Leaves of Absence

There are multiple federal and state laws protecting the rights of employees to take a leave of absence under certain conditions. Employees who become injured, disabled, or ill on the job may be covered by their state’s workers’ compensation laws. But two federal statutes are central to evaluating whether an employee is entitled to medical and/or disability-related leave from work, the Family and Medical Leave Act (FMLA) and the Americans with Disabilities Act (ADA), and Moeller Barbaree’s Atlanta attorneys have extensive experience representing clients under both statutes.

Under the FMLA, qualified employees are entitled to 12 weeks of unpaid leave per year for specific reasons, including but not limited to the birth/adoption of a child and to care for a newborn or newly placed child, a serious health condition, to care for an immediate family member with a serious health condition, and for reasons related to an employee’s family member’s military service. To qualify for FMLA protections, an employee must 1) work for an employer that has 50 or more employees working within 75 miles of the employee’s worksite, and 2) have been employed for at least 12 months and worked at least 1,250 hours over the 12-month period just before the leave. The FMLA’s definition of a serious health condition is broader than the ADA’s definition of a disability and covers pregnancy and a wide variety of illnesses, injuries, and physical and medical conditions. FMLA leave can be taken in small increments, called intermittent leave, where the reason for FMLA leave requires multiple short-term absences from work.

The United States Department of Labor investigates potential violations of the FMLA and enforces its requirements. Employees may also pursue their FMLA rights in litigation without first filing a complaint with the Department of Labor. FMLA lawsuits typically assert two types of claims, and Moeller Barbaree’s attorneys have extensive experience with both. An employee who can prove that she was eligible for FMLA leave and denied a benefit provided under the FMLA (including but not limited to reinstatement after protected leave) may assert an FMLA interference claim. Alternatively, an employee who can prove that she suffered an adverse employment action that was related to her request for FMLA may assert an FMLA retaliation claim. The FMLA also details stringent requirements for employers to provide statutory notices and properly evaluate and record FMLA-protected absences.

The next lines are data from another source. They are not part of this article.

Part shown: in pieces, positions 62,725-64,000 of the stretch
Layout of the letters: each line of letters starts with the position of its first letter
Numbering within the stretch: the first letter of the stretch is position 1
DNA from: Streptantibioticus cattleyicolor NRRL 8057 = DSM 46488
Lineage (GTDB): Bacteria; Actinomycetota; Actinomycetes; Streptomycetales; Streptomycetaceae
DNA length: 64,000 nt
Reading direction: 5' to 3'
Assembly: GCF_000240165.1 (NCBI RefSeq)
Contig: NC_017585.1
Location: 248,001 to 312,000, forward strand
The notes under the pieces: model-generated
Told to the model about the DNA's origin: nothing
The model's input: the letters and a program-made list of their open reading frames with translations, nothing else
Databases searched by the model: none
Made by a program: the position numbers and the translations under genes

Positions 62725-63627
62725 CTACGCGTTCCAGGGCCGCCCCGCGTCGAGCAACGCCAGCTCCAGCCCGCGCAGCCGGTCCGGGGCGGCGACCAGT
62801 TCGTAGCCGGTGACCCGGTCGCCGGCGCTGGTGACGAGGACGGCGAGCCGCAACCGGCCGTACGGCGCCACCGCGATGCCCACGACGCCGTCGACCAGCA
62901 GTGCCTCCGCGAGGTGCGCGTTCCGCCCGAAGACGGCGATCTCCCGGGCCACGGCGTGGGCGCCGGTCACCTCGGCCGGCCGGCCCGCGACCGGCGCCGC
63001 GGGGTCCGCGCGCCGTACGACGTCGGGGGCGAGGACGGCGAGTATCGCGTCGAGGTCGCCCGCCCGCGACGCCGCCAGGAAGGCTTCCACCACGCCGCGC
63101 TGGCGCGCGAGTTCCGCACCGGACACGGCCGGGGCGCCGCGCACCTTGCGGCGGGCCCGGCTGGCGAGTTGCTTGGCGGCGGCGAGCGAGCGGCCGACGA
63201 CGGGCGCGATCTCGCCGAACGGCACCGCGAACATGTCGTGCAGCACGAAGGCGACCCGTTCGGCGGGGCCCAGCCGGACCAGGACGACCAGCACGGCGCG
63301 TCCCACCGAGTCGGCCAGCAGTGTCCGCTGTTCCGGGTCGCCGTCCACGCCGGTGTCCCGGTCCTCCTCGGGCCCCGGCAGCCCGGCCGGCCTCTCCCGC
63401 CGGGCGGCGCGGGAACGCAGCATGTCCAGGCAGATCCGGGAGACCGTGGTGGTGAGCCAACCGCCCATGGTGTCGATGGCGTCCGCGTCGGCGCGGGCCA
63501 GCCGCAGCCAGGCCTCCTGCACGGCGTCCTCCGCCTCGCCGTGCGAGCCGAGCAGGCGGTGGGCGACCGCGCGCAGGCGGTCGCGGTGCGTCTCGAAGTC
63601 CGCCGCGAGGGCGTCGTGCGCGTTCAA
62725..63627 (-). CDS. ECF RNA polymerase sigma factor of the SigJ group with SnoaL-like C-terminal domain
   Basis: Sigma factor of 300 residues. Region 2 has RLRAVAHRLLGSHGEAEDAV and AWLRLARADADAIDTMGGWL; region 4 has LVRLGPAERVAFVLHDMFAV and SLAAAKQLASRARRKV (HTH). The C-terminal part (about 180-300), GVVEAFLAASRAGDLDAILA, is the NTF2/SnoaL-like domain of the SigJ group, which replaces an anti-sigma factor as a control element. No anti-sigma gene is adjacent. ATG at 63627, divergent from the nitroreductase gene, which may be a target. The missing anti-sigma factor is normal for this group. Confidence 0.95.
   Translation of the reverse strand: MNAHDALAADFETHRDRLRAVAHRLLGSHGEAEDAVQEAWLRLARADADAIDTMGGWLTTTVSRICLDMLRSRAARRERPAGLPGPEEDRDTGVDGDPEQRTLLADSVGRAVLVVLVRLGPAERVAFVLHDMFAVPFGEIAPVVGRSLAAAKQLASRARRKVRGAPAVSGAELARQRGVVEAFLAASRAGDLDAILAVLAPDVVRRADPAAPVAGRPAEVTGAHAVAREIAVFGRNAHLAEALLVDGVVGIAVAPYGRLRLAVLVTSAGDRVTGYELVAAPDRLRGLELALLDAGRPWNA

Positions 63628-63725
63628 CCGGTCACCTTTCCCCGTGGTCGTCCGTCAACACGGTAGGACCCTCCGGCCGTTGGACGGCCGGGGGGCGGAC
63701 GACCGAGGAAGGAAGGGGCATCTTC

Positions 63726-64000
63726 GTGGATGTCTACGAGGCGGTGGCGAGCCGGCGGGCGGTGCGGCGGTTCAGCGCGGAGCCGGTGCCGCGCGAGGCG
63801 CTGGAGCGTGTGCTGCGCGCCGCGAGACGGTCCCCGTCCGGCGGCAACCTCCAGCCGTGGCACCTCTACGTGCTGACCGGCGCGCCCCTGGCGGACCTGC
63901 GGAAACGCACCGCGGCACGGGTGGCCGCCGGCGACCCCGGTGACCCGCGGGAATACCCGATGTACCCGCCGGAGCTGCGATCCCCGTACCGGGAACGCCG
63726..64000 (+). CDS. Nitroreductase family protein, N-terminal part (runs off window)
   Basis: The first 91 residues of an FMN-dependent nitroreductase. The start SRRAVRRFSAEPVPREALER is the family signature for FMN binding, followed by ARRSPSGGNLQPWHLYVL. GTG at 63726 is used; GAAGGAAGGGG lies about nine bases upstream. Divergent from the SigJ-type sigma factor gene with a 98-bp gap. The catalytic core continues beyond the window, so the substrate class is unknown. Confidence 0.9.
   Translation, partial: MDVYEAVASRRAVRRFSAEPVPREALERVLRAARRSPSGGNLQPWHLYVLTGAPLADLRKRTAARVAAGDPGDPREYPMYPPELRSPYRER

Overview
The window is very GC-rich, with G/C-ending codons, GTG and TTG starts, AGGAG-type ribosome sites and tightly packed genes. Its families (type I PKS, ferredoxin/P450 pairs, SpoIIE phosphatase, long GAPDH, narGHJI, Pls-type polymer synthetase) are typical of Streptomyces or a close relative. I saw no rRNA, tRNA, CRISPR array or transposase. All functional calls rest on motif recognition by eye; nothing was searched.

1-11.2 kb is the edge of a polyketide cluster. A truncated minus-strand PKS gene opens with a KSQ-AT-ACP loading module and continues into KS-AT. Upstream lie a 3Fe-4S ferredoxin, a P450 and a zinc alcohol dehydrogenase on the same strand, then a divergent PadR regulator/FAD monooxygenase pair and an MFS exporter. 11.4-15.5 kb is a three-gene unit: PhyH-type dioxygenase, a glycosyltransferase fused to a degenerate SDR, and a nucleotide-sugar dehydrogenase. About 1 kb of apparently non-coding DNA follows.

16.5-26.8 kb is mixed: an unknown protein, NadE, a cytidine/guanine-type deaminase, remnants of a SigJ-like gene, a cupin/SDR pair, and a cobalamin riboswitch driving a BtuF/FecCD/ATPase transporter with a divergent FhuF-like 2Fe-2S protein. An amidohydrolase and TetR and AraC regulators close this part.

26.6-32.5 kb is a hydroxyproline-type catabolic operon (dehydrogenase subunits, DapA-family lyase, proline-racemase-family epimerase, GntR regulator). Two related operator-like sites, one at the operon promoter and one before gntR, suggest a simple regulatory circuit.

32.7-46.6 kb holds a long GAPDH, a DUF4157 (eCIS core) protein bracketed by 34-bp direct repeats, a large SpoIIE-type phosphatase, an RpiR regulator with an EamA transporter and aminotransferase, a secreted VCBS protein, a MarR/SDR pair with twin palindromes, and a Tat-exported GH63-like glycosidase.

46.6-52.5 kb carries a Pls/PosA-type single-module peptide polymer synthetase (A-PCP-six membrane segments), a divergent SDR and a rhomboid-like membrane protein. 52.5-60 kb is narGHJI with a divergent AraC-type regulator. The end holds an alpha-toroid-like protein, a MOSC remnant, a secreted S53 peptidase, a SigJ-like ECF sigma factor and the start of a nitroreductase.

FMLA protections may become particularly complicated for an employer where the employee is also protected by state worker’s compensation laws and/or has a disability within the meaning of the ADA. Many employers are unaware that they may have to modify their leave policies, particularly maximum leave policies, to provide additional leave to employees as a reasonable accommodation under the ADA. Similarly, an employee who has been out on leave may request a reasonable accommodation in order to return to work with restrictions. Whether a leave of absence and/or other accommodation requested by an employee protected under the ADA is reasonable or would cause undue hardship for an employer are evaluated on a case-by-case basis. Moeller Barbaree’s attorneys in Atlanta can assist clients with questions regarding all of these leave issues.

The Uniformed Services Employment and Reemployment Rights Act of 1994 (USERRA) protects military leaves of absence and provides members of the armed services reemployment rights upon return from military leave. Employees protected by USERRA must give advance notice to their employers of any military duty, unless giving such notice is impossible, unreasonable under the circumstances, or prevented by military necessity. Finally, some states’ laws also provide for a wide variety of other types of employee leaves, including protected leaves for crime victims, voting or other civic duties, domestic and sexual violence, family and pregnancy, emergency responders, school activities, and organ donation, among others. Questions regarding job protection, pay, and continuation of benefits on leave require careful consideration of applicable laws and the employer’s policies. If you need assistance with a leave of absence concern, Moeller Barbaree’s attorneys will provide a free consultation.

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If you have a question or need guidance about leave of absence issues, please contact the Atlanta lawyers at Moeller Barbaree at 404-748-9122, for a free, no obligation consultation or use our convenient email form.

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